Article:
Monday, January 21, 2019

Headline Omits Verb, Erases the Driver; New TRB Paper Addresses Problem

Not only is the driver erased, so is the headline verb
So this was casually picked up off the AP wire as filler for page 2 of the paper today, and maybe we shouldn't make too much of it, but the multiple layers of inattention are symptomatic.

First off, the headline: "2 Pedestrians [blank] by van..."

The verb, the action, the collision itself is totally erased. That's merely a typo, an error in copy editing, but it is also one helped along by the way we mystify collisions in order to insulate drivers from fault and driving itself from an awareness of its routine dangers.

The rest of the short piece is a tissue the more customary mystification, of "the van [verb]" formula that makes the van the subject of all sentences rather than the driver.

A driver struck two people walking.

A person was driving a vehicle, and a person in charge of that vehicle struck two other people who were walking. The van does not yet have agency and is not a robot. Only the human operator of the vehicle has that agency, and is responsible for the safe operation of the vehicle.

Patterns of erasing the driver
At the Transportation Research Board annual meeting earlier this month, researchers presented a paper, "Editorial Patterns in Bicyclist and Pedestrian Crash Reporting," that confirms the pattern we all see of erasing the driver.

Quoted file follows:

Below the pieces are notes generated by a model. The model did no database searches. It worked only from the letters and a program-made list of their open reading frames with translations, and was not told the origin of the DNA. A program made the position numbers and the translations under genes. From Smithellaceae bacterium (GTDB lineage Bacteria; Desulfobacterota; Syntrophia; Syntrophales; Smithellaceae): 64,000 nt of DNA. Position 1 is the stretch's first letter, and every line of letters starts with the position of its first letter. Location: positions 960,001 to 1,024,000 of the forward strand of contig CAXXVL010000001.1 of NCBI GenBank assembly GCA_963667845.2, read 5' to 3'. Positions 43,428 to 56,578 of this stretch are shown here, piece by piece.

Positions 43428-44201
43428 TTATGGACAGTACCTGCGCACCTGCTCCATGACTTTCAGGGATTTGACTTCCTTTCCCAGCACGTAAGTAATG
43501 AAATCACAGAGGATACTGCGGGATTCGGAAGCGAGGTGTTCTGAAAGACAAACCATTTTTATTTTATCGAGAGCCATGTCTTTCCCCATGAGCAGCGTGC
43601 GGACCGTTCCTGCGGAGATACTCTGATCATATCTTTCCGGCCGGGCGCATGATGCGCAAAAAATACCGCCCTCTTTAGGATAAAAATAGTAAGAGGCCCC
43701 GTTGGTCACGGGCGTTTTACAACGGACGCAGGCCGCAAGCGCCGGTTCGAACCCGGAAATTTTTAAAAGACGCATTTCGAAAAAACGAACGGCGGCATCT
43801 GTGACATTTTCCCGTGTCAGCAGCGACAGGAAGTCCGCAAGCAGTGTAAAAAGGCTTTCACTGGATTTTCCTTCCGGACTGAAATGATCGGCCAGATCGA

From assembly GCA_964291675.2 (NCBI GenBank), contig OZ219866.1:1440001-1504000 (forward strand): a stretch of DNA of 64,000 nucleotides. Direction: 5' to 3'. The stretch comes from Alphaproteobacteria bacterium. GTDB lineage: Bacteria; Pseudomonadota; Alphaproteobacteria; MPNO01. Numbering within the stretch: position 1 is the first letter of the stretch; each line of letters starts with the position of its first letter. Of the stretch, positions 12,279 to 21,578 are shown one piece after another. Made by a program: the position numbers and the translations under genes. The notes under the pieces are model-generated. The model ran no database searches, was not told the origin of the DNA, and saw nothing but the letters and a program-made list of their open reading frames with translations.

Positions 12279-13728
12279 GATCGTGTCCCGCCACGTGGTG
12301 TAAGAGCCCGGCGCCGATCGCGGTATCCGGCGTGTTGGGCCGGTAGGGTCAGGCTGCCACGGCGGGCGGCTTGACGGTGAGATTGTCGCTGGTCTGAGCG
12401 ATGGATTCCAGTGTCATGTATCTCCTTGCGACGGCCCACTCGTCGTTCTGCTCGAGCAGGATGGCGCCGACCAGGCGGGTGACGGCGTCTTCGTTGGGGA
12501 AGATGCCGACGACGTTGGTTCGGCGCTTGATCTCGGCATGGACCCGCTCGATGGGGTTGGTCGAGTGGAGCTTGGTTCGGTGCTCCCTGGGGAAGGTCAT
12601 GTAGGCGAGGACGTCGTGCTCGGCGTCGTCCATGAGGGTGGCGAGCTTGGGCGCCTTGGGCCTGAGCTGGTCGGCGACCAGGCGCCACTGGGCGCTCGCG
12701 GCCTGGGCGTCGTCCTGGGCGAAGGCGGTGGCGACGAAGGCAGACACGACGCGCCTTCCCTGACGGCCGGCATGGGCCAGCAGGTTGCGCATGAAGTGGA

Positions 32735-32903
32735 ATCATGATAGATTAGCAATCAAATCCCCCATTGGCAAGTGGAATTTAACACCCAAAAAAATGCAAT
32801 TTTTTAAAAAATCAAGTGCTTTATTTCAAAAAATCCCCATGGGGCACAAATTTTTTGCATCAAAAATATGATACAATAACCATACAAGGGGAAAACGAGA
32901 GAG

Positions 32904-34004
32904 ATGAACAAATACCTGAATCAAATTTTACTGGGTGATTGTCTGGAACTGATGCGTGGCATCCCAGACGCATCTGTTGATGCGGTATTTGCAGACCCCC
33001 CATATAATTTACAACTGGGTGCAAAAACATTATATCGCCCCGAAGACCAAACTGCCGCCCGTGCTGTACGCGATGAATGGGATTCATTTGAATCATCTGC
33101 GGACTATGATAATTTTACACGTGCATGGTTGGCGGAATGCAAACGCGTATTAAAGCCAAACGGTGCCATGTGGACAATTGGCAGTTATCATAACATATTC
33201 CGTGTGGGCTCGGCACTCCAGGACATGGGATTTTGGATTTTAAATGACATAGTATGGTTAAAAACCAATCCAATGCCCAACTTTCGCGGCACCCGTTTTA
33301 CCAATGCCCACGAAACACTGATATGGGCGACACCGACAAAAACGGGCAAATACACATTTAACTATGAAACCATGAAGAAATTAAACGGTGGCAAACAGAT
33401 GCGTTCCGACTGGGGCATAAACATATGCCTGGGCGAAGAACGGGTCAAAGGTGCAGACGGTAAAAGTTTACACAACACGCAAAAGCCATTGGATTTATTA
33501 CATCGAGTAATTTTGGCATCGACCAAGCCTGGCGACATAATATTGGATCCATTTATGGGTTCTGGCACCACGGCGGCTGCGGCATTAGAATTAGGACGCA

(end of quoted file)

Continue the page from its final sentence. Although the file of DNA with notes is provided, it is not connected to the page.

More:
"Editorial Patterns"
Its findings echoed an earlier piece in the Columbia Journalism Review that talked about erasing the driver.

Columbia Journalism Review
Much of this stems from police reports, which are largely transcribed by journalists quickly in the attempt to publish stories in a timely way. But we are not well served by this "churnalism," that churns press releases in an uncritical way to repurpose them for publishing.

A problematic revenue stream hinders
looking critically at autoism
If we need a new template with more rigorously neutral language on collisions for the police reporting, we also need a more critical perspective on road safety from media. This is challenging since the media depends so much on car advertising, and may not be comfortable investigating the way we mystify collisions, the way we hide the dangers of car use, and the deleterious effects of our autoism.

1 comment:

Salem Breakfast on Bikes said...

Here is a Citylab piece on the "Editorial Patterns" article, "How Media Coverage of Car Crashes Downplays the Role of Drivers."

Now there is a follow-up paper, "Does news coverage of traffic crashes affect perceived blame and preferred solutions? Evidence from an experiment."

"This study conducted an experiment in which 999 subjects were randomly assigned to read one of three versions of a news article describing a traffic crash involving a pedestrian. After reading the description, subjects were asked to apportion blame, identify an appropriate punishment for the driver, and assess various approaches for improving road safety. In comparing the three groups, even relatively subtle differences in editorial patterns significantly affected readers' interpretation of both what happened and what to do about it on nearly every measure. Shifting from pedestrian-focused to driver-focused language reduced victim-blaming and increased perceived blame for the driver. A thematic frame significantly increased support for infrastructure improvements. This study provides strong evidence that efforts to change public perceptions of road safety should include a focus on improving editorial patterns in traffic crash reporting."